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Portland Cello Project plays Portland's Aladdin Theater this weekend/Photo: Tarina Westlund

’Tis the season and all, and in a period that emphasizes traditional sounds, I’m impressed to see some Oregon classical music institutions figuring out creative ways to celebrate the season without succumbing to same old sameitis.

Last Saturday’s concert by the confusingly named Cantico: Portland Chamber Singers, for example, managed to balance the need for familiar tunes with some unusual yet still appropriate repertoire, and a fresh approach refreshingly bereft of sentimentality.

The singers kept things lively by presenting two dozen songs  in many different configurations: duos, trios, quartets, a solo alternated with the full choir selections. This necessitated a lot of stage changes, with the attendant microphone set ups and take downs, but they’d obviously rehearsed that aspect of the show so thoroughly that all proceeded smoothly.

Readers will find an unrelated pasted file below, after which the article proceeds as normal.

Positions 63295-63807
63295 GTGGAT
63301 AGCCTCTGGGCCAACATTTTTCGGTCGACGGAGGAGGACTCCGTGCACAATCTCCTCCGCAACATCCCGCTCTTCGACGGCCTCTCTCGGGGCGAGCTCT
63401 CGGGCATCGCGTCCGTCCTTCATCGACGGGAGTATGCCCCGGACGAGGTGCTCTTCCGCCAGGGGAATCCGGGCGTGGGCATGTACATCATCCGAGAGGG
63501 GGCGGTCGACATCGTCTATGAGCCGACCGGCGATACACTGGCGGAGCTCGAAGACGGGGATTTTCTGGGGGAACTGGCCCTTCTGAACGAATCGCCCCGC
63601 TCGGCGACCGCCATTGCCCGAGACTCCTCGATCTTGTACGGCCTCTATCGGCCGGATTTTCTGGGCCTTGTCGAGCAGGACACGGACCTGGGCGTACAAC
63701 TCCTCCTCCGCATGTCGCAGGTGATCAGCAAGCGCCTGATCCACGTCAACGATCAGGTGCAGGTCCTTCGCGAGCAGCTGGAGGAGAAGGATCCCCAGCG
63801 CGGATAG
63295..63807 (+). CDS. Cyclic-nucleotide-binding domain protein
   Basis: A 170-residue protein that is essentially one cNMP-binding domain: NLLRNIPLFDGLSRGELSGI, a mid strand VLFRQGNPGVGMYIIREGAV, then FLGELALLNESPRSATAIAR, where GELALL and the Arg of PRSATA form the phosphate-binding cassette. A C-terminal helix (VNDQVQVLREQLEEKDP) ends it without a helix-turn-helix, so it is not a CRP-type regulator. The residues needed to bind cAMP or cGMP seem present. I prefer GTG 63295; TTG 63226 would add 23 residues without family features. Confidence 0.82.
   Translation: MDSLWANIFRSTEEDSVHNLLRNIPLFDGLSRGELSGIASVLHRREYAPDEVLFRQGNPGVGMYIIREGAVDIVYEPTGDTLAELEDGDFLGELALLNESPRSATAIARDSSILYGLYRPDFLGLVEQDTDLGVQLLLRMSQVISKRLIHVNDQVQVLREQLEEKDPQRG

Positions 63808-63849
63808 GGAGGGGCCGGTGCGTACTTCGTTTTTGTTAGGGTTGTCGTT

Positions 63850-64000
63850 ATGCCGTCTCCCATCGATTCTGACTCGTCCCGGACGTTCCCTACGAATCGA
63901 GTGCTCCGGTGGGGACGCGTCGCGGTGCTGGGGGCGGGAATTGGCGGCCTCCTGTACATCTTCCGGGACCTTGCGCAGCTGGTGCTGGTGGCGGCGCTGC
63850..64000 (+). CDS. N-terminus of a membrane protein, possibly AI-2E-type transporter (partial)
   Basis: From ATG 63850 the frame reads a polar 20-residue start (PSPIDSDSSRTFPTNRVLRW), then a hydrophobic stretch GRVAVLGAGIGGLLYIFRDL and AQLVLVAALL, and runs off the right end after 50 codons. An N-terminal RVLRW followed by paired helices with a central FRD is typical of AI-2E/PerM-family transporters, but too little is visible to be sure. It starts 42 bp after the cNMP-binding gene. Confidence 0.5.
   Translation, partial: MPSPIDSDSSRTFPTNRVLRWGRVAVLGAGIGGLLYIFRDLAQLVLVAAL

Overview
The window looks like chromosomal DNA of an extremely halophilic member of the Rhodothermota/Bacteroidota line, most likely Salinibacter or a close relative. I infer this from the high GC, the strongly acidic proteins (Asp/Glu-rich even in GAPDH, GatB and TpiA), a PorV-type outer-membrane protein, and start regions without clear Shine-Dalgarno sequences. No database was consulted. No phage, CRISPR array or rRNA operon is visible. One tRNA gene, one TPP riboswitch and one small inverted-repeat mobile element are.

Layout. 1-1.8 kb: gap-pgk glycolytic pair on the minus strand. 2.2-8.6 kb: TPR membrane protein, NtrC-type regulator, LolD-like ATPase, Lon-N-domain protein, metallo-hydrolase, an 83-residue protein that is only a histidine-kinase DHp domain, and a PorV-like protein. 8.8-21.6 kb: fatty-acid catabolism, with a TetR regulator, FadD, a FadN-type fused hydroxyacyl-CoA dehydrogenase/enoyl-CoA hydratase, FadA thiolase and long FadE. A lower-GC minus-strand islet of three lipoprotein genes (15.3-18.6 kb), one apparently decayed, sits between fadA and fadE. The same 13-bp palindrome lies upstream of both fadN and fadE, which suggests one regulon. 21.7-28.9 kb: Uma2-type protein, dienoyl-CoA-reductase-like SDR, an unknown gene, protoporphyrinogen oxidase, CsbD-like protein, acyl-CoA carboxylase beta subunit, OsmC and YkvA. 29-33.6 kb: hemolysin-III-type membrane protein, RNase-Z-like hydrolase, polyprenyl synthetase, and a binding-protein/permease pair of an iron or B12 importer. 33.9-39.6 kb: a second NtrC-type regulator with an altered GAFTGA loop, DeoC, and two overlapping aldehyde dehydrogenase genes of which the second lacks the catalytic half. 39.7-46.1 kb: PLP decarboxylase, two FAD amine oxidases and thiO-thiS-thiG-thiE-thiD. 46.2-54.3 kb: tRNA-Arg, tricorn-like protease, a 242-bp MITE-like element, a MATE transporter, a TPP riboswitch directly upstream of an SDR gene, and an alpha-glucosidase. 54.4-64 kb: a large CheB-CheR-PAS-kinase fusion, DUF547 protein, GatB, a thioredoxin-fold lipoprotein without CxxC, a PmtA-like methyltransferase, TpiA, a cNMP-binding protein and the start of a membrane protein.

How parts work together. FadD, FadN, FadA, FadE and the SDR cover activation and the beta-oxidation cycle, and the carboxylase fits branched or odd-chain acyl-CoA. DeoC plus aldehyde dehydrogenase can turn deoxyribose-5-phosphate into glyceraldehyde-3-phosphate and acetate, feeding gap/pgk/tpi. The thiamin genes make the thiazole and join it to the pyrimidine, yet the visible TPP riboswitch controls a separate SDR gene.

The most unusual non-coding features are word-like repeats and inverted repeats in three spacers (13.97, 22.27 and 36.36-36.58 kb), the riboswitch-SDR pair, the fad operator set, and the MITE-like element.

The instrumentation provided further variety, including some low key guitar picking and singing (Sky Pixton Engstrom, Courtney Atack, David Orme) on a lovely vocal duet of happily un-treacly “Away in a Manger.” Other numbers featured flute (the excellent Kathleen Parker), harp (Catherine Stone), piano (Karen Porter, Heidi Bruno, Toni Glausi), oboe (Diana White) and organ. Pop arrangements of Christmas music by John Gorka and the Beach Boys (which included the donning of scarves, hats and goggles) lent variety and familiarity to works by contemporary and 20th century composers John Rutter, Stephen Paulus, David Willcocks, and more, plus classical composers like Tomas Luis de Victoria, Max Reger, Adolph Adam and others. Other songs, like “Silent Night,” used updated or even reharmonized arrangements. A couple of numbers fell flat or tasted a bit gooey, but overall, thanks to several strong soloists and other voices, crisp transitions and performances, and astute programming, Cantico’s Christmas concert was as enjoyable and musically engaging as any holiday themed concert I’ve attended in Portland.

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